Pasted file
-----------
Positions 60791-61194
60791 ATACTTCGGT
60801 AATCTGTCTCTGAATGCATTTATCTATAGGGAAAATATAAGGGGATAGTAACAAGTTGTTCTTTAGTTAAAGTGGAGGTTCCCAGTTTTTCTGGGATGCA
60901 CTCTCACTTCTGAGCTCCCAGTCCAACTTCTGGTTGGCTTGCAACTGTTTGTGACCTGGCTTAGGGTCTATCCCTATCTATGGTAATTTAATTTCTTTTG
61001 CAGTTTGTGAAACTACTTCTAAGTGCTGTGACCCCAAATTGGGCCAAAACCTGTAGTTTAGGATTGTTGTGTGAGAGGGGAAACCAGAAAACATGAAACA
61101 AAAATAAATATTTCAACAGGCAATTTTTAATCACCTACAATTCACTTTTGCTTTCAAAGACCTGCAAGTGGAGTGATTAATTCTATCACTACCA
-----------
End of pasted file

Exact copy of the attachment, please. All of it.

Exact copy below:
Positions 60791-61194
60791 ATACTTCGGT
60801 AATCTGTCTCTGAATGCATTTATCTATAGGGAAAATATAAGGGGATAGTAACAAGTTGTTCTTTAGTTAAAGTGGAGGTTCCCAGTTTTTCTGGGATGCA
60901 CTCTCACTTCTGAGCTCCCAGTCCAACTTCTGGTTGGCTTGCAACTGTTTGTGACCTGGCTTAGGGTCTATCCCTATCTATGGTAATTTAATTTCTTTTG
61001 CAGTTTGTGAAACTACTTCTAAGTGCTGTGACCCCAAATTGGGCCAAAACCTGTAGTTTAGGATTGTTGTGTGAGAGGGGAAACCAGAAAACATGAAACA
61101 AAAATAAATATTTCAACAGGCAATTTTTAATCACCTACAATTCACTTTTGCTTTCAAAGACCTGCAAGTGGAGTGATTAATTCTATCACTACCA